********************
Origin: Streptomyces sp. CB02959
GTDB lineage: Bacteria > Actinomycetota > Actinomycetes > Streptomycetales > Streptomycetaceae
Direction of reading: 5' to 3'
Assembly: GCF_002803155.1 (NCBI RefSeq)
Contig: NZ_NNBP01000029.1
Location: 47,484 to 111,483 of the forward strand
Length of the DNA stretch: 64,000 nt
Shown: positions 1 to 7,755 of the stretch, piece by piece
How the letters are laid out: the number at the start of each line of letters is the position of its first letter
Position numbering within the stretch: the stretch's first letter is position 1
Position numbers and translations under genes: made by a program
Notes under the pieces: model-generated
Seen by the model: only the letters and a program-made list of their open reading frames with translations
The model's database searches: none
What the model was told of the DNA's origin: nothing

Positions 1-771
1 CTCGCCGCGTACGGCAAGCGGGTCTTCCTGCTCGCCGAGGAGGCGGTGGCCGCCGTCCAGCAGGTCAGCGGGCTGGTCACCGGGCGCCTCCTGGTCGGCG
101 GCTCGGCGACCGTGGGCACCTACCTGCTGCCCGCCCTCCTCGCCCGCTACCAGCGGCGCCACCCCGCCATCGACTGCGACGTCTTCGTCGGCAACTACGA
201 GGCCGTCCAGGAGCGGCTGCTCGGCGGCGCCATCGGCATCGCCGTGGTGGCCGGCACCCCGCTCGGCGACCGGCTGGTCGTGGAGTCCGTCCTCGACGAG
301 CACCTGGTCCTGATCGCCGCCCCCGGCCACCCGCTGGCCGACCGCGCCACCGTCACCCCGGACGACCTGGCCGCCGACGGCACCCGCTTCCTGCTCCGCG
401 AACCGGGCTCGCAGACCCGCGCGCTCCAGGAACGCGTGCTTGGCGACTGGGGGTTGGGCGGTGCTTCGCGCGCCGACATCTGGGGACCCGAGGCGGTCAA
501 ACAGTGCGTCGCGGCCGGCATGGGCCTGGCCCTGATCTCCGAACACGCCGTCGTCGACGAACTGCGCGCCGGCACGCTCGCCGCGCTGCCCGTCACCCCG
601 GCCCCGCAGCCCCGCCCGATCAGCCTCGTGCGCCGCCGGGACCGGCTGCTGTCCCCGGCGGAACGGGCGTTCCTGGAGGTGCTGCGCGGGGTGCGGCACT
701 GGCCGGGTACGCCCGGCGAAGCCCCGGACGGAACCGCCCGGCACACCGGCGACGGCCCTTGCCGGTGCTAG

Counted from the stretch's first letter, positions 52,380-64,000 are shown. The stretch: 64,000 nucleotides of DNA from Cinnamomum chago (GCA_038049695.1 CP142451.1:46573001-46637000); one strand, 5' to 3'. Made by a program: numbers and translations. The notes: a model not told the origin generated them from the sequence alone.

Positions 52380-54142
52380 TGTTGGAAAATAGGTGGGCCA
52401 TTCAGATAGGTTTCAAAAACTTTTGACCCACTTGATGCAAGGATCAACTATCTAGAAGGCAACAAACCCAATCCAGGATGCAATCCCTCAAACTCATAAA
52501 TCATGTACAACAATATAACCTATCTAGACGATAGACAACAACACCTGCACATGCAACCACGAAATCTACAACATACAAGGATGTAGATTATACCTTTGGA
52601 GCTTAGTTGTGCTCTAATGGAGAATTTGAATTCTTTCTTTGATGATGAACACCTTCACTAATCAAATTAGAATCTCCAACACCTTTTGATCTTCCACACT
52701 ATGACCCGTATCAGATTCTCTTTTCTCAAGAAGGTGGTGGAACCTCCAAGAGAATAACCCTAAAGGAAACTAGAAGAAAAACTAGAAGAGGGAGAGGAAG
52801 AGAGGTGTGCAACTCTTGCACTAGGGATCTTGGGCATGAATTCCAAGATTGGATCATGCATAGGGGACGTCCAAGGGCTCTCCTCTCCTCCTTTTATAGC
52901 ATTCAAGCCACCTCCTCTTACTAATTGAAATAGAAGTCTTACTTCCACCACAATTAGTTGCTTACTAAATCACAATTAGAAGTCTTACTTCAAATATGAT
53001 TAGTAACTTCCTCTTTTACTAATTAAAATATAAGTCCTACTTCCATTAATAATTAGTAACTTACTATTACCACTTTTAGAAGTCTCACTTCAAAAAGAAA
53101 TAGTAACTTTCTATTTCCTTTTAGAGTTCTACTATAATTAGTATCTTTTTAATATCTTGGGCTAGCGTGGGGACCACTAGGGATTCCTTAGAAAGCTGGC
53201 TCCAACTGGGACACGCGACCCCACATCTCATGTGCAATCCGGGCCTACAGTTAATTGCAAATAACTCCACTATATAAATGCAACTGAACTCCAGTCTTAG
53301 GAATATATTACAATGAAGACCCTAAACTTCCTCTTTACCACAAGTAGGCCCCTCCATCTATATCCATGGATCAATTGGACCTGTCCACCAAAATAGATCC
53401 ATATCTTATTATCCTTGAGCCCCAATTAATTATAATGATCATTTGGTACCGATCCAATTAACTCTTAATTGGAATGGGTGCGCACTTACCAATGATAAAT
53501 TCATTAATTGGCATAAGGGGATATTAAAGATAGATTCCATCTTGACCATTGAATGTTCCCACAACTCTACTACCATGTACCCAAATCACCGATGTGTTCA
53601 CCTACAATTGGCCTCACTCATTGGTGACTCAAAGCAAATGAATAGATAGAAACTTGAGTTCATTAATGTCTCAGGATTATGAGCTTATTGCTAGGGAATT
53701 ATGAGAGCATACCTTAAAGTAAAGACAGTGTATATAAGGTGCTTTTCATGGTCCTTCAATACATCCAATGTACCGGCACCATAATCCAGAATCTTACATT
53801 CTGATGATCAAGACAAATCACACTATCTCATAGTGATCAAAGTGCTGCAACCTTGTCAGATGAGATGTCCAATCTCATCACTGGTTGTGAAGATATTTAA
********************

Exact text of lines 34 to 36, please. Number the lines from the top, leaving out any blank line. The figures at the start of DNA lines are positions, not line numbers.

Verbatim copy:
53001 TAGTAACTTCCTCTTTTACTAATTAAAATATAAGTCCTACTTCCATTAATAATTAGTAACTTACTATTACCACTTTTAGAAGTCTCACTTCAAAAAGAAA
53101 TAGTAACTTTCTATTTCCTTTTAGAGTTCTACTATAATTAGTATCTTTTTAATATCTTGGGCTAGCGTGGGGACCACTAGGGATTCCTTAGAAAGCTGGC
53201 TCCAACTGGGACACGCGACCCCACATCTCATGTGCAATCCGGGCCTACAGTTAATTGCAAATAACTCCACTATATAAATGCAACTGAACTCCAGTCTTAG